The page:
in living colour
Posted: 18 April 2017
LEFT: Christan Boshoff and Chris Viljoen in the doorway of their home in Green Point, Cape Town. RIGHT: The original fireplace is flanked by Marcel Breuer’s Wassily Chairs from Decade and plinths from Antiques on Kloof.Step into Chris Viljoen and Christan Boshoff’s living space in their Green Point home in Cape Town and it is immediately clear that they are both keen travellers who collect beautiful things wherever they go. ‘One of the biggest draw cards of our place is that because it is contained; we can lock up and go,’ says Christan. ‘We often do home swaps, regularly swapping with a couple in Paris, as well as in Amsterdam, Barcelona, Berlin and New York.’
Found at Antiques on Kloof, the couch dates back to the 1950s and was reupholstered in emerald velvet.They are both very visual people – Chris is creative director of Spree.co.za and Christan is creative lead of visual merchandising at Woolworths – and their obsession with colour is apparent throughout their space. Accent walls, which they change often, are painted in pale tones of blue, green and pink; books line the walls and art, ranging from a Salvador Dalí to a Henk Serfontein, abounds. They also share a love of ceramics, which you’ll see dotted around the home, and their collection includes pieces by Hylton Nel, Frauke Stegmann and Ceramic Matters. The result is a mesmerising space filled with treasured collectables, each with its own story.
LEFT: Greenery is present throughout the home and includes delicious monsters and succulents. RIGHT: Christan gave Chris the Mr Impossible chairs by Phillippe Starck as a birthday gift, which sit at a table decorated with books, flora and trinkets.It all begins with the walled potted garden on the front stoep of the apartment, where terracotta pots stand proudly in their custom-made metal rings. Christan beams with delight when he talks about it: he has decidedly green fingers and the garden – which is predominantly made up of indigenous and water-wise plants, most of which were collected during the couple’s travels – is his passion. ‘Some of my plants are more than 10 years old and many were acquired during trips around the country,’ says Christan, adding that ‘each one brings back a memory and has a story behind it, and one even contains the ashes of our first cat, Henk’.
Dries de Vries, the couple's youngest cat, enjoys relaxing in the main bedroom with its custom-made headboard and a Walter Battiss artwork adorning the wall.Cats play a big role in the couple’s life; Dries de Vries and Joachim are their pride and joy, and the only other occupants of the 1870s apartment just off energetic High Level Road. The Grade II heritage building in which the apartment is situated had two storeys added in 1928, and today is split into five flats: Chris and Christan’s has the original main entrance, front room and veranda. Chris is originally from Joburg and Christan lived there for seven years, and the pair moved to the Mother City in 2006 with no real knowledge of the Cape Town property market or an exact idea of where they wanted to settle. ‘After renting for a while and looking for something to buy, we began feeling disheartened as we just couldn’t find the right place at the right price,’ says Chris. ‘We weren’t in a rush to buy but were constantly on the lookout for our future home.’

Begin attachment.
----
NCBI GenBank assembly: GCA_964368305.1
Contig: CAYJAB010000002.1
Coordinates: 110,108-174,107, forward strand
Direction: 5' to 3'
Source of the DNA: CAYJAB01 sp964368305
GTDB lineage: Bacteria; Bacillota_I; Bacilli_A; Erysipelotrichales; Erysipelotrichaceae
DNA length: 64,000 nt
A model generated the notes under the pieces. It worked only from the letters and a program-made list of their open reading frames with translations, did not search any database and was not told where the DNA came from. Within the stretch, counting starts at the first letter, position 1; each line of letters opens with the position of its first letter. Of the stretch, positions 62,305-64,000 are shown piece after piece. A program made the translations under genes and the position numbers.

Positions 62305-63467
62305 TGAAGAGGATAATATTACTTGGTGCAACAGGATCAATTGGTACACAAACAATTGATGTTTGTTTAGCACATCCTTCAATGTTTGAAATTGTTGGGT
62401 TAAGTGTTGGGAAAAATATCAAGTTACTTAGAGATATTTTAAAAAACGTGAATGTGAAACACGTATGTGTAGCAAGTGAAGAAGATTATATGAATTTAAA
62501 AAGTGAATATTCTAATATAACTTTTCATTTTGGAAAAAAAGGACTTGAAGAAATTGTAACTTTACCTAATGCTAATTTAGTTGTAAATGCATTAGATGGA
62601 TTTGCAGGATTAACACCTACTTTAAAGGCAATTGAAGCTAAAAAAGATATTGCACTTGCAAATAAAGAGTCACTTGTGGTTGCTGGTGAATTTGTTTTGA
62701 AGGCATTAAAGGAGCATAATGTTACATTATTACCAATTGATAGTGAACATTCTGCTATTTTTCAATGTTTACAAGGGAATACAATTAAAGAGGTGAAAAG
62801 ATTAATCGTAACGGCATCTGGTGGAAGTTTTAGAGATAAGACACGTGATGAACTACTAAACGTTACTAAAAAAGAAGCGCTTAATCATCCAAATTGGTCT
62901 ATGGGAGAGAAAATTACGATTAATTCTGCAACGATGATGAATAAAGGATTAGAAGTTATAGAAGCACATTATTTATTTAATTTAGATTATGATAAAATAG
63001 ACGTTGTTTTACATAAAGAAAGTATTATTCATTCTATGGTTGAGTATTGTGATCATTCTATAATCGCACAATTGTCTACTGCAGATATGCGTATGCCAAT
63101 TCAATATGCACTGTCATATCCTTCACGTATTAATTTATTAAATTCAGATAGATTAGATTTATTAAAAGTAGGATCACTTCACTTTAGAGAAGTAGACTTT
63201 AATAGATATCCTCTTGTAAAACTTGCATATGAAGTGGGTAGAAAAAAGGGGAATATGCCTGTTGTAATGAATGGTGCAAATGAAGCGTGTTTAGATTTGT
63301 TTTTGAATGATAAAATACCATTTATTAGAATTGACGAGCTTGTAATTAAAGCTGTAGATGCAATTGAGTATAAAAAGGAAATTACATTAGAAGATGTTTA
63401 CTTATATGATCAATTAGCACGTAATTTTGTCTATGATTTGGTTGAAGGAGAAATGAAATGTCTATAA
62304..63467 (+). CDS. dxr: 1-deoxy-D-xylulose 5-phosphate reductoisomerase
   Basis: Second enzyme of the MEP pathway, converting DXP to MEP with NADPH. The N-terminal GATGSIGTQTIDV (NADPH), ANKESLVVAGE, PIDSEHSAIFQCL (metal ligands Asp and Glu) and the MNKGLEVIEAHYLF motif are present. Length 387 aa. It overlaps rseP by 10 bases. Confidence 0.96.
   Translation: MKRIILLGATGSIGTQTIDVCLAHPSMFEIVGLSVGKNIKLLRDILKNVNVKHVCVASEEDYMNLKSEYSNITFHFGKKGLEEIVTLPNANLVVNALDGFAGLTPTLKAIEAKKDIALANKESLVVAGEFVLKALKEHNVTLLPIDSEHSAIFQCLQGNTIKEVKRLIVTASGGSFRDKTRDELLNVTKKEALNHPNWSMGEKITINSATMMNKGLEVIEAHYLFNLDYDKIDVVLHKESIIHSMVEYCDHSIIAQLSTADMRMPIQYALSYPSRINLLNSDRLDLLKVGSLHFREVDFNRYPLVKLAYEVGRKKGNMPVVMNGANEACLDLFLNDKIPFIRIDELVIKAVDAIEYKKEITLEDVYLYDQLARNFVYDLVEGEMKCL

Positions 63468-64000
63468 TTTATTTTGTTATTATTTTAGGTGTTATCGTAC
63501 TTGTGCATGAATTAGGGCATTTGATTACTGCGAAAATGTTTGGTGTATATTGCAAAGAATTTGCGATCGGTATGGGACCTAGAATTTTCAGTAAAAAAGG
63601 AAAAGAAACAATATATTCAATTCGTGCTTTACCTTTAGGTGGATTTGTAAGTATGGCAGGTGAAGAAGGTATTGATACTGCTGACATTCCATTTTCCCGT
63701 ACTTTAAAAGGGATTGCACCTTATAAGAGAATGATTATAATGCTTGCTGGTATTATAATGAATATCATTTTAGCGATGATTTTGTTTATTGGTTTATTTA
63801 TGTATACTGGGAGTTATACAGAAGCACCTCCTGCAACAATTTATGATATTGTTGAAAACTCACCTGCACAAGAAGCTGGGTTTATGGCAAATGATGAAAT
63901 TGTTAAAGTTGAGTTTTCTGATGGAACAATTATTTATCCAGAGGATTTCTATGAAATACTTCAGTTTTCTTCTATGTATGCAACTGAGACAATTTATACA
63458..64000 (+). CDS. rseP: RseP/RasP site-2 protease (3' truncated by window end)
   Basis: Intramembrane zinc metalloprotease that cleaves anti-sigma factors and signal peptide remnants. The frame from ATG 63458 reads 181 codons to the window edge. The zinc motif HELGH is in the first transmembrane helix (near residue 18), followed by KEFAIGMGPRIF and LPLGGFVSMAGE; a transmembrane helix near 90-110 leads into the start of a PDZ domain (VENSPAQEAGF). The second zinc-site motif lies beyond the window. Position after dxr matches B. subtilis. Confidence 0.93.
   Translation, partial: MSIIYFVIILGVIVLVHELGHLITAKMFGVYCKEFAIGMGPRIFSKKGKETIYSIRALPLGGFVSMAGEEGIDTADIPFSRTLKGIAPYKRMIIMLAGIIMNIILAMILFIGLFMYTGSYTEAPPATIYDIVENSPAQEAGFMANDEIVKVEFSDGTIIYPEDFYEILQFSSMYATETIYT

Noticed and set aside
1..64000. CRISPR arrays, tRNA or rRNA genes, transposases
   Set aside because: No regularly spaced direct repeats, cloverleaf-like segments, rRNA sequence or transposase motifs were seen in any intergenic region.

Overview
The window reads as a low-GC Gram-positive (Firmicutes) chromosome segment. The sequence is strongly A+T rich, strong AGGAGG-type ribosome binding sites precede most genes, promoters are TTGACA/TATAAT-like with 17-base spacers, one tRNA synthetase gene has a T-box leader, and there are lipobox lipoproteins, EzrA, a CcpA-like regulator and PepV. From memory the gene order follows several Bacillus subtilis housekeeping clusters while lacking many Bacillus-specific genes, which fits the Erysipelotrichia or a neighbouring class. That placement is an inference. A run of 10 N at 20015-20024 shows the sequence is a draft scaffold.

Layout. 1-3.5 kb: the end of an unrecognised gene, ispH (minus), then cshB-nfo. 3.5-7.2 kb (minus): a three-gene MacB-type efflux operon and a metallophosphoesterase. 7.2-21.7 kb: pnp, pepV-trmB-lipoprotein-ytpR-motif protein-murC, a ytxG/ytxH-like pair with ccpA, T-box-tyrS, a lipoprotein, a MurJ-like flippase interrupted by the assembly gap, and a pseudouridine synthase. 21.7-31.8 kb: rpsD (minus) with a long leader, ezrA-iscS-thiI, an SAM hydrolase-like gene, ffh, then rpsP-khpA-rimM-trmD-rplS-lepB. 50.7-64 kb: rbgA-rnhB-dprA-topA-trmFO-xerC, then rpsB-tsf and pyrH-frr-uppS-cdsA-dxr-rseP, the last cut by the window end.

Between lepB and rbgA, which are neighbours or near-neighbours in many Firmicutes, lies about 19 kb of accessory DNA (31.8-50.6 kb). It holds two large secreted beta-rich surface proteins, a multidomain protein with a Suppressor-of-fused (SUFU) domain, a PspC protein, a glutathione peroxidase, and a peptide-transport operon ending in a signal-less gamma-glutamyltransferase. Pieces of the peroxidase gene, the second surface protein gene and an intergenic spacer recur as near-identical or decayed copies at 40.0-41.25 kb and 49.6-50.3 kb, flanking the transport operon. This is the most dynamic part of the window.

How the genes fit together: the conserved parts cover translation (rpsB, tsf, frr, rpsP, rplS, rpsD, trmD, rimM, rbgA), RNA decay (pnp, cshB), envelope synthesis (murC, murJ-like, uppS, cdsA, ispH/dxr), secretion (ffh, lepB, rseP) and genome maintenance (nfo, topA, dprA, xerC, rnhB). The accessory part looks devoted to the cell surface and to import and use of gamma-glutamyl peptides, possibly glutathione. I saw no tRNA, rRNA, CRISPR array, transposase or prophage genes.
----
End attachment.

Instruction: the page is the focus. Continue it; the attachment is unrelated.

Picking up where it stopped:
LEFT: The couple loves fresh greenery and flowers in their home, displaying whatever is in season. Here a combination of onion flowers, a king protea, artichoke flowers, roses, tulips and an orchid take pride of place on a custom-made Gregor Jenkin table. RIGHT: A bath from Lavo Bathroom Concepts acts as a beautiful focal point in the bathroom, which also features a number of air plants.The property market was very buoyant during that period and houses didn’t stay on sale for long. It was completely by chance that Chris and Christan came across the apartment they now call home, which at that point was a far cry from the roomy, modern space it is today. ‘The place was completely run down – it was in a terrible state. I’m not sure how we saw past that,’ says Chris. ‘But it definitely had character: it was old and interesting, with high ceilings, original Oregon pine floors and classical mouldings above the windows. However, we knew it would need an intensive renovation.’
A wall of windows was installed in the kitchen, completely transforming the dark space it was before.After 18 months of sale negotiations and resolving building approvals due to the property’s heritage status, they were able to begin renovations with the help of their friend, architect Phillippe Fouché. The enclosed back veranda area was converted into the kitchen and bathroom, a mezzanine level was added to create space for a guest room and study – as well as a smartly concealed indoor washing line – and a wall was knocked down in the lounge to make the downstairs area a free-flowing space. The couple called on another friend, interior designer Etienne Hanekom, to assist with the kitchen, which Phillippe cleverly transformed into a light-filled, open area thanks to a wall of windows. ‘The high ceilings are what really makes the apartment special. We have 5m from floor to ceiling – you just don’t find that any more,’ says Christan.